(Excerpt from Jusuf Buxhovi’s Kosova history series)
Overdue by a year, the Albanian League assigned Abdyl Frashëri and Mehmet Ali Vrioni to travel to European capitals to present the Albanian issue as key to peace and stability in the Balkans. The representatives delivered memoranda demurring at the planned incorporation of Albanian lands into Greece. Meanwhile, the League’s delegates also addressed the autonomy issue in meetings with officials in Rome, Paris, London, and Vienna. But no such meeting was conducted in Berlin, where the German authorities refused to pay heed to the Albanian diplomats.
Had Bismarck received the Albanian delegates, they would have likely proposed a compromise solution. Despite the position expressed in their Memorandum, they were willing to suggest that the border issue be suspended temporarily until such time when the people would be on an equal footing to resolve the matter on their own (implying therefore Albania’s independence).
This plan was revealed on May 15, 1879, by the Kölnische Zeitung in a lengthy article about Frashëri and Vrioni, whom the newspaper commended as fine Westerners with a proper intellectual and political background. The Cologne-based daily appealed to Bismarck to meet the two diplomats and discuss with them thoroughly so that the Ambassadors’ Commission supervising the drawing of the new southern border could consider the Albanian proposals. Moreover, the article insisted that dialogue could help prevent a conflict between the two peoples, which had no reason to go to war with each other. Kölnische Zeitung backed its anti-war position with references to common ancient roots of the Albanians and Greeks and the joint war the two peoples waged on the Ottomans. Arvanites of Beotia, Suli, and Athens had participated in the Greek War of Independence and many of them had become heroes of the new Hellenic state, which would not have enjoyed its freedom without the sacrifices and the contribution of Albanians.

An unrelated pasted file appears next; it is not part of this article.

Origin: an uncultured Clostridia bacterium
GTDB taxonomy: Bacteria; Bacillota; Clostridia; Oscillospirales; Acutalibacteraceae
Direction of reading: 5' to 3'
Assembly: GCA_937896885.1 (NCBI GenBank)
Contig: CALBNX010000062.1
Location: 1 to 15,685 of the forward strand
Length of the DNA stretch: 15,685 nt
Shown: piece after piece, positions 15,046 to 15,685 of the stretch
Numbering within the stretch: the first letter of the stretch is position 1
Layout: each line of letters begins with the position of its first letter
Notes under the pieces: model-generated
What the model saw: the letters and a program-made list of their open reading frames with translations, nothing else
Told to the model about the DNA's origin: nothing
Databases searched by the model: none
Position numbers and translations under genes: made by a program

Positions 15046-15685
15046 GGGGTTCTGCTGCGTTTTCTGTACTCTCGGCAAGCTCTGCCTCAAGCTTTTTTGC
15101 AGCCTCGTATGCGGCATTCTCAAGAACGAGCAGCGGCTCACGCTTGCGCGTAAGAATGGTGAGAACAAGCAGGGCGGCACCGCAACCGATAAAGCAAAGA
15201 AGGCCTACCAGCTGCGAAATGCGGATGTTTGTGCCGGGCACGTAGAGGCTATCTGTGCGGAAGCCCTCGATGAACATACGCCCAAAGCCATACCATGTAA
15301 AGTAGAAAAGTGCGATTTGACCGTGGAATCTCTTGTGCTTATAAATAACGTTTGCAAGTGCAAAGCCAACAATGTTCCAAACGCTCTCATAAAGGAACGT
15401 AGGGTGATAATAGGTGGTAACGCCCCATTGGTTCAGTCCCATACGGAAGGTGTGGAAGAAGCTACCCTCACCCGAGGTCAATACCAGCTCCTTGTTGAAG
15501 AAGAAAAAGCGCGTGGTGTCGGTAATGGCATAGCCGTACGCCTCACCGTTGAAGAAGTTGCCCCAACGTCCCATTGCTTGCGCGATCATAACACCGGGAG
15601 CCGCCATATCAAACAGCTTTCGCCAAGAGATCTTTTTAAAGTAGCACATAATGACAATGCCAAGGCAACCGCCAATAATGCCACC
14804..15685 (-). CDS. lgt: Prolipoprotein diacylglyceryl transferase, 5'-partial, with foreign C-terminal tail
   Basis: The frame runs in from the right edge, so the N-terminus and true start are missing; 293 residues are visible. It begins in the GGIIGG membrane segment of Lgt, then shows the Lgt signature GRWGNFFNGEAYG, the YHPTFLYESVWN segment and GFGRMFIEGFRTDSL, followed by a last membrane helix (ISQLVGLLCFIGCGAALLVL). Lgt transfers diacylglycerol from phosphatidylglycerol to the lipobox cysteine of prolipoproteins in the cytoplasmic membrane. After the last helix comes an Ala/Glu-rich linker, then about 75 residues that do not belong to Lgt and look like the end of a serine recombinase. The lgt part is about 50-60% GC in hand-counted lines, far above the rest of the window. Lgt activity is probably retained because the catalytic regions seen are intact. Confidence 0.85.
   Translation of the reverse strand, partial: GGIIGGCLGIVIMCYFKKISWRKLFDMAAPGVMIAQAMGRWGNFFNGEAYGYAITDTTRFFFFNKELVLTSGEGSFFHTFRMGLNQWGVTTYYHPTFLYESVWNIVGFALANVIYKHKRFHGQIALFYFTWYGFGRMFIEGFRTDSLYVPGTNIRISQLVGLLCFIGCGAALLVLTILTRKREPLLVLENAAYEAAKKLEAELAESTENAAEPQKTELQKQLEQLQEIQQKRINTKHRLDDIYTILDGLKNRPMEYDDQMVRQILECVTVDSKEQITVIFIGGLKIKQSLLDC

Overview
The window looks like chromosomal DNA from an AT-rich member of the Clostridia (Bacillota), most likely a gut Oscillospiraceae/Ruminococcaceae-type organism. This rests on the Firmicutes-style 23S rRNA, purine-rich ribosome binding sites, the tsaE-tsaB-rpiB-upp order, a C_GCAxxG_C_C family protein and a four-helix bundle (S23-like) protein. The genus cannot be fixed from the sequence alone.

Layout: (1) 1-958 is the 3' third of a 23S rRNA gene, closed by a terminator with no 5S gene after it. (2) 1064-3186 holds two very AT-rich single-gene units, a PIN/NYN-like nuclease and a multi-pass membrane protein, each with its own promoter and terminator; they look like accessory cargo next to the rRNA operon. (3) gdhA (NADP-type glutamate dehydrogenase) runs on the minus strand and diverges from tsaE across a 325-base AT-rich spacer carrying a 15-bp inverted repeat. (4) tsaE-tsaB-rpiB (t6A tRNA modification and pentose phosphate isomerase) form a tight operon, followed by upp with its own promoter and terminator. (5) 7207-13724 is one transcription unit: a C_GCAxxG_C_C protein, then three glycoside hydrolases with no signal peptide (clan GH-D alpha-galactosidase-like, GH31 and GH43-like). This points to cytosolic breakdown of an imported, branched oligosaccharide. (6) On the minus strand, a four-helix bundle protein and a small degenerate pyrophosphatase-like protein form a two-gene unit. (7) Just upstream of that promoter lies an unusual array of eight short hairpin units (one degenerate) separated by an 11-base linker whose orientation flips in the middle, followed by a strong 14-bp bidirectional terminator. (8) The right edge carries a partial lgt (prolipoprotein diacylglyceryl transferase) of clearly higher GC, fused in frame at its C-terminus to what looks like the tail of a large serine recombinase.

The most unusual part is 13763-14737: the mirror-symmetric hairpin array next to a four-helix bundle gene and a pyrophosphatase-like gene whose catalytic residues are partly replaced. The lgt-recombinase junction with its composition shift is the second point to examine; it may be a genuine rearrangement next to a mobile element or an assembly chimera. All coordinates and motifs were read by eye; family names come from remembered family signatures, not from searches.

Perhaps, the newspaper’s announcement of an Albanian package “with interesting and tolerant proposals to resolve the southern crisis” prompted German officials to ignore Frashëri and Vrioni. They, too, expected the same scenario. They arrived in Berlin on May 15, 1879, and checked in at the luxury Roma hotel, from where they mailed their Memorandum to the German government. Instead of delivering the document in person, the two diplomats sent the ten-page letter through the mail and enclosed a request for a conference with Bismarck. However, in lieu of an appointment with the chancellor, then-Foreign Secretary (and future chancellor) Bernhard Von Bülow wrote:
Gentlemen, I had the honor of receiving your letter, dated May 19, 1879, sent from Roma Hotel along with the Memorandum and an appendix. I thank you cordially for the notice and express my regards.
Since Frashëri and Vrioni had already left Berlin, they never received Bülow’s response. The letter was returned to the German Foreign Ministry with a note from the hotel management that “the two gentlemen have departed as of two days ago to Vienna via Dresden.”
As one may infer from the documents, neither Bismarck nor another senior official of the Reich received the Albanian delegation. Frashëri and Vrioni stayed in Berlin for two days and sent their Memorandum through the postal service. Such a flow of events rejects Hađi-Vasiljević’s contention that “Bismarck welcomed the League’s delegation in Berlin.” The Serbian scholar has also influenced some Albanian historians to relay the mistake, saying that Bismarck “unofficially” met with the Albanian representatives. Such an event is not supported by any meritorious German document, and it is unlikely that the meeting could possibly take place.
The Albanians were unable to meet with the foreign secretary, Von Bülow, who was responsible for the Balkans, or even another lower ranking official of the department. That this was to occur is foretold by a letter the Ottoman ambassador in Berlin, Abdullah Bey, sent to the German foreign ministry. On behalf of his foreign minister Karatheodori Pasha, Abdullah requested the German officials to not accept any Albanian representatives with the pretext that the Ottoman Empire alone was responsible for the matters the Albanians wished to raise.
Hađi-Vasiljević’s assertion, nevertheless, is likely intentional. When Germany and Austria-Hungary declared war on Serbia in 1914, the propaganda apparatus of the Balkan state accused its enemies of being pro-Albanian. Hađi-Vasiljević alluded to Germany’s ostensibly secret friendship with Albania as early as the Congress of Berlin, but in doing so legitimized an inaccurate theory, which—while the original documents were unknown—earned wide support among scholars. The group of misled writers also includes the German historian, Schanderl, who cites the Serbian author.
The Memorandum encompasses a distinct chapter of the national movement’s history. Likewise, the content of the document differs from the usual communications that Albanians sent to the European powers. Yet, despite the numerous citations to it, the Memorandum remains largely unknown, hence warranting a presentation and an analysis of the integral text.